I joined Starsky Robotics in June 2017 to design and manage their teleoperations program. In less than 100 days we needed to transform a simple remote driving prototype into a fully operational system.

By September 2017, our remote driver was able to achieve the world's first end-to-end, unmanned run with zero interventions.

Truck Interior

The Challenge

Starsky Robotics is working on an artificial intelligence system for big-rig trucks that run autonomously on highways, while driven from a remote operations center for all other conditions.

The founders had given the team a challenge:

Demonstrate a real-world, unmanned end-to-end run...
in less than 100 days.

Early teleop team

My Role

I was responsible for delivering the remote driving portion of the unmanned run.

I researched and designed the hardware and software interfaces, worked directly with drivers to iterate on the system, developed a training & evaluation program, and managed teleoperations.

Note: due to the company’s confidentiality, many specifics of my work won’t be disclosed.

My Role

As Sr. UX Designer I was primarily responsible for managing the teleoperations program including:

  • Command and control station research and design
  • Driver training & evaluation

Note: due to the company’s confidentiality, specifics of my work won’t be disclosed. I’ve limited this case study to solutions made availalble publicly.

Design Approach

Progress moves fast in a start-up environment. Meetings were done on the spot, changes came rapidly, and there was no pre-existing example for what we were trying to achive.

For these reasons, I applied a lean, iterative design approach to developing the system.

Design Approach

Progress moves fast in a start-up environment. Meetings were done on the spot, changes came rapidly, and there was no pre-existing example for what we were trying to achive.

For these reasons, I applied a lean, iterative design approach to developing the system.

The Prototype

 When I first joined Starsky Robotics, I observed a couple of sessions with the remote driving prototype. It was challenging and awkward to operate, so the driver couldn't drive much faster than a few mph in a straight line.


The control system was cramped and uncomfortable.


The video was small and distorted.


The prototype resided in the center of a distracting and active work area.

Phase 1: The Begining

I started off by asking "who's done this before?" I eventually discovered truck driving simulators made by L3 Training Solutions. This gave me a model for screen size, distance, angles, seating, controls, and the HUD.

Truck Driving Simulator
Truck Driving Simulator Seat
Truck Driving Simulator – Dashboard

Next I started diagramming potential layouts for our control system. I wanted to go with a modular system, so we could experiment and optimize for screen and seating postions.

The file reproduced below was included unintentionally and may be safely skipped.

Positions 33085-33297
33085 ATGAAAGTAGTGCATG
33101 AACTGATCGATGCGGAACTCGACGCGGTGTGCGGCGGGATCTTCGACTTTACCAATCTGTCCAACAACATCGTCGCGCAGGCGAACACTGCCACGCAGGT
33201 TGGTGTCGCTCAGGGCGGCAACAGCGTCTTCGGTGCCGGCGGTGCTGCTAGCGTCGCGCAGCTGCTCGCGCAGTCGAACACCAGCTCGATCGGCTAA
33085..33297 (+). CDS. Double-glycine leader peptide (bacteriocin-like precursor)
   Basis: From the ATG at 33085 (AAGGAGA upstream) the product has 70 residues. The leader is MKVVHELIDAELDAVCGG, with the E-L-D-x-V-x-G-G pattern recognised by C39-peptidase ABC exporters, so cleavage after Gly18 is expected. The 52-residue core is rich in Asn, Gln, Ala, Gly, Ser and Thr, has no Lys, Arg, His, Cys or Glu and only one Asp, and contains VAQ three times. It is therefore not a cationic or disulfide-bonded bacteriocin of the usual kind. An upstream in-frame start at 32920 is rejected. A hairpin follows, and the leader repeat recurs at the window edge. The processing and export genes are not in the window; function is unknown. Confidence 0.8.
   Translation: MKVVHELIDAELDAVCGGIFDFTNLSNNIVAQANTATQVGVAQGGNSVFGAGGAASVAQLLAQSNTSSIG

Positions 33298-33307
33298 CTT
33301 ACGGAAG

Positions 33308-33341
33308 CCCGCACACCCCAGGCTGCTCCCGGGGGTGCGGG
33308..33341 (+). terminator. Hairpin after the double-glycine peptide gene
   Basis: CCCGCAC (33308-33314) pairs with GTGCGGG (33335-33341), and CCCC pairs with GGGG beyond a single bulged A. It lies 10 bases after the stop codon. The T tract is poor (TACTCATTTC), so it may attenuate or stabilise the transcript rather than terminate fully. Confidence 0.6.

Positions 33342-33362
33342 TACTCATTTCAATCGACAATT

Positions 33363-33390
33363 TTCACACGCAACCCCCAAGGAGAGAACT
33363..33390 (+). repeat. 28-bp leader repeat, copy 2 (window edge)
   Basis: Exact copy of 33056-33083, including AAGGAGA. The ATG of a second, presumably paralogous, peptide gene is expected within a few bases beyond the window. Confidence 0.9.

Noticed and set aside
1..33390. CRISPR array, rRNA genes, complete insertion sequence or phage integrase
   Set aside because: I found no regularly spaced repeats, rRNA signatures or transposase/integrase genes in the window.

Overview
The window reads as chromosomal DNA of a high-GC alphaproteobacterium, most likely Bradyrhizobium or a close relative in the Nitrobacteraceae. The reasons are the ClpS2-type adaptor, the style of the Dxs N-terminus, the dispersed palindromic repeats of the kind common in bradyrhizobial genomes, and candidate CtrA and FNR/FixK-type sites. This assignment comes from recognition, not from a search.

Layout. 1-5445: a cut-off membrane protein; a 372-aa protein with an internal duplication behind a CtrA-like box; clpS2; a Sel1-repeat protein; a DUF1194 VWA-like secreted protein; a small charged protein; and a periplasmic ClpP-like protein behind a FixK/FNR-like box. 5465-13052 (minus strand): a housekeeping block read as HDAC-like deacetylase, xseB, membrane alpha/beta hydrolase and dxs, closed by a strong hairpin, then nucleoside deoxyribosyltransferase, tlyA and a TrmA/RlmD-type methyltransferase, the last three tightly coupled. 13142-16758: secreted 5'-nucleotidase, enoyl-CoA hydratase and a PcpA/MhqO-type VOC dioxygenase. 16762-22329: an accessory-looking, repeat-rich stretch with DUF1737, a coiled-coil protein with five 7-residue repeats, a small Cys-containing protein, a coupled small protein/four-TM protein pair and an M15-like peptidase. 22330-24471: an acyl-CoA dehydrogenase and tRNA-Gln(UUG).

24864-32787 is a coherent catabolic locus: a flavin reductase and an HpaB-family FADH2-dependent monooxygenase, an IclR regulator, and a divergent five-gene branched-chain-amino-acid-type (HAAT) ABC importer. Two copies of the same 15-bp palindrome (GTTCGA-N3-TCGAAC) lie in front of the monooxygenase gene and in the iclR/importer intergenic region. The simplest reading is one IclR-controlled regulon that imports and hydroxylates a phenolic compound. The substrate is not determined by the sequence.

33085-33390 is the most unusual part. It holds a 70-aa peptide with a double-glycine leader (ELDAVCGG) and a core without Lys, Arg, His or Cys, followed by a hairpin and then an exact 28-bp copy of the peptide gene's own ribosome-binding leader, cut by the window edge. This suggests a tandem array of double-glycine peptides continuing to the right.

Starting with 50" HDTVs, I measured and mapped out the space required for the equipment, determining how a driver might fit within the available view and how much total space would be required for everything.


Problems and Solutions

The prototype control station sits in the middle of a busy workspace.

We moved it to an isolated room that was lage enough to host a larger control station and observers.

The prototype control station was cramped and uncomfortable.

The new station was larger, modular, and adjustable to provide for optimal ergonomics.

The live video was small and distorted.

We used large HDTV screens that matched the view size from a truck cab. To fix the distortion, we used a matrix algorithm to warp the video back to natural proportions. We also experimented with different zero-to-low latency video settings.

HUD closeup

Phase 2: Safety and Communication

The next most critical issue was addressing safety and communication issues. All of our drivers had 5 years of driving experience with zero traffic incidents on their records, however remote driving was new to everyone involved and required additional safety checks in place.

One key issue during the prototype tests was that communication between the remote station and the truck was relayed between engineers on cell phones at each end. The drivers in control of the vehicle had no direct line of communication between each other.

This often lead to confusion over who was operating the vehicle and whether or not it was in the correct mode of operation. Further, the prototype station's HUD only displayed minimal telemetry. The remote driver would need much more information to drive effectively and safely.

Problems and Solutions

The remote driver and safety driver could not talk directly.

Microphones and speakers were installed so teams at each end could communicate directly. We also provided wireless headsets (with chargers) for the drivers for direct communication.